This page contains a single entry from the blog posted on June 13, 2011 6:06 PM. The previous post in this blog was Another Portland moment. The next post in this blog is How to get out of jury duty. Many more can be found on the main index page or by looking through the archives.

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Monday, June 13, 2011

Not very cherry, it's an oldie but a goodie

Our beloved Blogmobile is getting up there in age. It just got its eighth registration sticker, although we haven't cracked the 100,000-mile mark yet. It runs on just gas, but we figure the greenest thing we can do is run it into the ground.

Last week it got some stuff done to it -- new brakes in the front, and the hideous timing belt replacement. That set us back a bit. And so it was with some trepidation that we noticed last night that the heater wasn't working. (Yes, during Rose Festival, sometimes you turn the heat on in the car at night.) It was blowing o.k., but what was coming out of the vents wasn't any warmer than the air outside.

We called the dealer and chatted with a nice service guy who instructed us to take off the control knob on the heater and see if the back of it was busted. Sure enough, it was. A $9 part. They had it in stock. We were heading out in that direction anyway. We popped the new one on. And within a half hour of the call, the problem was fixed.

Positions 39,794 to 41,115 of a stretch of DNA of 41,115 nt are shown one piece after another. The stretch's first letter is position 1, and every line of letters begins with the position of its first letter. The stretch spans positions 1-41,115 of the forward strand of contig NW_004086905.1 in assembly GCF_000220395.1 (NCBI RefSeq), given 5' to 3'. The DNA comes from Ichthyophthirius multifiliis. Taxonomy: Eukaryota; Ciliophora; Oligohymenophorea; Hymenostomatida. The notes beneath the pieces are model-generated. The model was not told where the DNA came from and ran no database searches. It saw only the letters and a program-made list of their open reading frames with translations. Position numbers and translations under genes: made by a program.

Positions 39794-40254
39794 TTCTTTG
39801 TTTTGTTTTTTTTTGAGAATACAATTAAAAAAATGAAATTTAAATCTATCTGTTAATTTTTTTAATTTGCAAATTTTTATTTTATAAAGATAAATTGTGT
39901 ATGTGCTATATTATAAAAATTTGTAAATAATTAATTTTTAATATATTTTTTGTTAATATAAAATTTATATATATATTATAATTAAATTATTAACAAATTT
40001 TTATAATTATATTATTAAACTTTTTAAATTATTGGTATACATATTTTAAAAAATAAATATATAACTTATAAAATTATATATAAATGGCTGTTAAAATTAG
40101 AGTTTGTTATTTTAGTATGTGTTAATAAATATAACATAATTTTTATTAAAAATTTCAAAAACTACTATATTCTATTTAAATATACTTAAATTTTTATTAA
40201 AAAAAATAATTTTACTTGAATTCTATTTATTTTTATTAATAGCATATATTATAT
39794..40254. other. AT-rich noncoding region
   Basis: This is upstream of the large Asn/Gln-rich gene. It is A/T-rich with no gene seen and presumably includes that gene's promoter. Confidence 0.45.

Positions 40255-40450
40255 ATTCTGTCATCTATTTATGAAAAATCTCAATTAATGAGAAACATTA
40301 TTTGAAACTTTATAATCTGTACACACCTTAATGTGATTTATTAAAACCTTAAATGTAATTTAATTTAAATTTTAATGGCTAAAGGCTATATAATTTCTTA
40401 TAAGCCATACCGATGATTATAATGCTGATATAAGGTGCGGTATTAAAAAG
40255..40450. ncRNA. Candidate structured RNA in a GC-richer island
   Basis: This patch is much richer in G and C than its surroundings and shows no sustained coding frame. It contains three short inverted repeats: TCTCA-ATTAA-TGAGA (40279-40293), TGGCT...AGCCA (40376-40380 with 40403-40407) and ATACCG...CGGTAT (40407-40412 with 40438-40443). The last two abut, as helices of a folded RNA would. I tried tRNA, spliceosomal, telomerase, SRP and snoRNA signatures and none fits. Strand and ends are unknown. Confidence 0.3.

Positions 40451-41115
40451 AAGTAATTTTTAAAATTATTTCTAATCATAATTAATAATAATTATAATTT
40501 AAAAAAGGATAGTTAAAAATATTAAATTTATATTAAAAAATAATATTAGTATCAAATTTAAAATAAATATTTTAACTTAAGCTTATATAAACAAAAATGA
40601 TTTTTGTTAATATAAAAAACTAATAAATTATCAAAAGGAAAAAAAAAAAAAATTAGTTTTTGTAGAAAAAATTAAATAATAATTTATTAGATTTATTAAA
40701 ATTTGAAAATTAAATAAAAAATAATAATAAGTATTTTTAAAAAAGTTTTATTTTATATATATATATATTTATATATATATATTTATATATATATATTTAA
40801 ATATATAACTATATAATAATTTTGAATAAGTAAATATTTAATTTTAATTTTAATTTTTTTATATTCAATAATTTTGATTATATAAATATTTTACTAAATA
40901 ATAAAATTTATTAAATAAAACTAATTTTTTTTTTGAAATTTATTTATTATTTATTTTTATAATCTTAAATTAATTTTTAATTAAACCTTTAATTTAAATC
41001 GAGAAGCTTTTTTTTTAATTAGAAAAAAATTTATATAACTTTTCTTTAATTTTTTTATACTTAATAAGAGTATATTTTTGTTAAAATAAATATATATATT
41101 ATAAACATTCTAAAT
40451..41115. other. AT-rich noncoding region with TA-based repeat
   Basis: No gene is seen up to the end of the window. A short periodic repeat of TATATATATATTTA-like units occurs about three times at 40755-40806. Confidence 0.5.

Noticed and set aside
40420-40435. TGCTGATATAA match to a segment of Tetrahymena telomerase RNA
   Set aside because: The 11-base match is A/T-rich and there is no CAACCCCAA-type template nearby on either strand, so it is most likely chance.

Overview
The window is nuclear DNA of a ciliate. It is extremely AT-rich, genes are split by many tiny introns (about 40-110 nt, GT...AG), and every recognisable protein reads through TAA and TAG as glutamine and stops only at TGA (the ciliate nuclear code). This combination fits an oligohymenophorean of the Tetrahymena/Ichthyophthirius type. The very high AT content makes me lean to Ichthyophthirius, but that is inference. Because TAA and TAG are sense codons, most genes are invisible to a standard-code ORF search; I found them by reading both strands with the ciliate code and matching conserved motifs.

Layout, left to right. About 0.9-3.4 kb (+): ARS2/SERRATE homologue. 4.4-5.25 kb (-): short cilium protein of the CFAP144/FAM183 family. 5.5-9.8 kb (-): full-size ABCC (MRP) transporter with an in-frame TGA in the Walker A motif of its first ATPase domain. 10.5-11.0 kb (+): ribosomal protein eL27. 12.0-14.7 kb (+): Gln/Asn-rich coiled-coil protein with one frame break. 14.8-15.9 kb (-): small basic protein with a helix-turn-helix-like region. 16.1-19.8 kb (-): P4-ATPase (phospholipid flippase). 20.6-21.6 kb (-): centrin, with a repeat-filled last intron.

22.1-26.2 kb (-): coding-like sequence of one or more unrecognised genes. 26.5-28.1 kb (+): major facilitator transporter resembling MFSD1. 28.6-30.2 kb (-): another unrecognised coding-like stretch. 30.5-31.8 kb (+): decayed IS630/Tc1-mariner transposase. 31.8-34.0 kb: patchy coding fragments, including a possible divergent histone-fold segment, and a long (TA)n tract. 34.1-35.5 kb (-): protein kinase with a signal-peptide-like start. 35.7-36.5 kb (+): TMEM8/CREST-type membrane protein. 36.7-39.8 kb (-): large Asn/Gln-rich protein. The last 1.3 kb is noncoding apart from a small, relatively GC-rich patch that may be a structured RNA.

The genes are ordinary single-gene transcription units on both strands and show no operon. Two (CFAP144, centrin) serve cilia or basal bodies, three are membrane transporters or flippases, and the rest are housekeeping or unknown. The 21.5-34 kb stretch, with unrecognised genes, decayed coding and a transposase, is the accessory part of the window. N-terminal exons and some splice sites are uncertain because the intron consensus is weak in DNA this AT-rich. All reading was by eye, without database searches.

Then the sun came out, and we needed air conditioning to keep cool the fruit we just bought at the roadside stand. It worked, too -- anemic as usual, but par for the course. Expensive disaster averted -- knock on wood.

Comments (4)

I have 2 1995 model year cars, one with 245,000 miles on it. I've stuck some money into it and it's been worth it

Your AC probably just needs a charge of coolant

Your good experience with a car dealer has been the norm for more than a decade or so. It's sad that Obama ran so many of them out of town.

I'm glad that someone in Portland realizes that it's "greener" to drive the car you already have until it won't drive anymore than it is to buy a Prius, which requires massive amounts of energy to manufacture, to say nothing of shipping the parts all over the world to install them, then ship the car here.

Oh, and those batteries that the Prius run on? Yeah, the manufacture of those uses some of the most nasty and caustic chemicals short of the radionuclides we've been reading about on this blog for a couple months now. But hey, you're saving 15% on petroleum!

I believe it's one of the fallacies of sustainable equations - the calculus of life-cycle costs is never included. As MSF noted, it takes a fair amount of energy, another round of materials, and transportation costs to get a new anything, plus there are now the disposal costs of the old item you just got rid of. Unfortunately, for many smaller items (think toasters and radios), there's little possibility of fixing them anymore.

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